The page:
IN THE GARDEN OF WINS AND LOSSES
by Sandra Bark
Last spring, I started a garden on my fire escape. I germinated seeds in egg cartons covered in plastic wrap, hauled home bags of soil and drilled holes in containers, and attended the tiny green seedlings as they poked their little heads up from the dirt. When they seemed hardy enough to my untrained eye, I planted them outside.
Every morning thereafter, I would stand at the window and delight in each new leaf that appeared. And then the rains came. And came. And came. I was away on a business trip, and by the time I got back, most of my little plants were drowned, caved, buried, done for. Poof. All that hard work, beaten back by the storms.
I should have been discouraged, or dismayed, or at the very least, disinclined to try again. Except that wasn’t the case. To my surprise, I wasn’t upset, not at all. And not because I am a master of impermanence: because I didn’t do it for the tomatoes. Because I did it for the growing experience, and that is what I got. As it turns out, losing your crops to a wicked storm is an integral part of the learning curve, which is exactly what I had been looking for in the first place.
My takeaway? Success and failure have nothing to do with surface measures of what it means to win or lose. If we want to be able to engage in activities fully without losing our minds, we’ve got to understand why we’re really there.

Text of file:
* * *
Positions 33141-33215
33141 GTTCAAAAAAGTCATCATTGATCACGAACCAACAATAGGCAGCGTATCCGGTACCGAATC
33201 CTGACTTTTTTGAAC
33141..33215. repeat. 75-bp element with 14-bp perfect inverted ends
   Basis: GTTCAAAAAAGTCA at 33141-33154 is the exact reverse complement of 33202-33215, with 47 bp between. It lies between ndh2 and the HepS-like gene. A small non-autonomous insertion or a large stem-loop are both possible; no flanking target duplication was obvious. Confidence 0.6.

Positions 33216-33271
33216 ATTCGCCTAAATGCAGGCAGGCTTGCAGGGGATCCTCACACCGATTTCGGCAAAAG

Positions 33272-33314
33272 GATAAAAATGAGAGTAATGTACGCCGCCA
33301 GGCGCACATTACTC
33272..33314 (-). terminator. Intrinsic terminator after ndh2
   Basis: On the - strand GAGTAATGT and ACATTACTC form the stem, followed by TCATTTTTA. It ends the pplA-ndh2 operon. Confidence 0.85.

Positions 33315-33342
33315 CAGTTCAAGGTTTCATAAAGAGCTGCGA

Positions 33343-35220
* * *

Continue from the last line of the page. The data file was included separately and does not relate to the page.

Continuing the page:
Take running, for example. If you’ve signed up for a marathon because you want to come in first, then even second is a fail. If you’re there to run, then as long as you’re running, you’re golden–even if you come in 1001st in a 1000 person race.
Or yoga. If you’re at the studio because you’re determined to levitate, even a perfect two minute handstand in the middle of the room is a fail. If you’re there to strengthen, to sweat, to align, you win–even if you face plant in side crow.
Understanding the goals we bring with us into an experience is paramount, whether we’re marathoning or yogaing or tending a garden. I may have lost a bucket full of plants, but I didn’t lose—I won. I won knowledge, I won experience, I won an increased understanding of how to do it better next time.
And my poor fire escape garden? I saved a tomato plant, made sure to keep a closer eye on it for the duration of the season, and just last week, enjoyed a fresh-picked amuse bouche composed of a fat ripe cherry tomato, a fragrant basil leaf and a sprig of glee.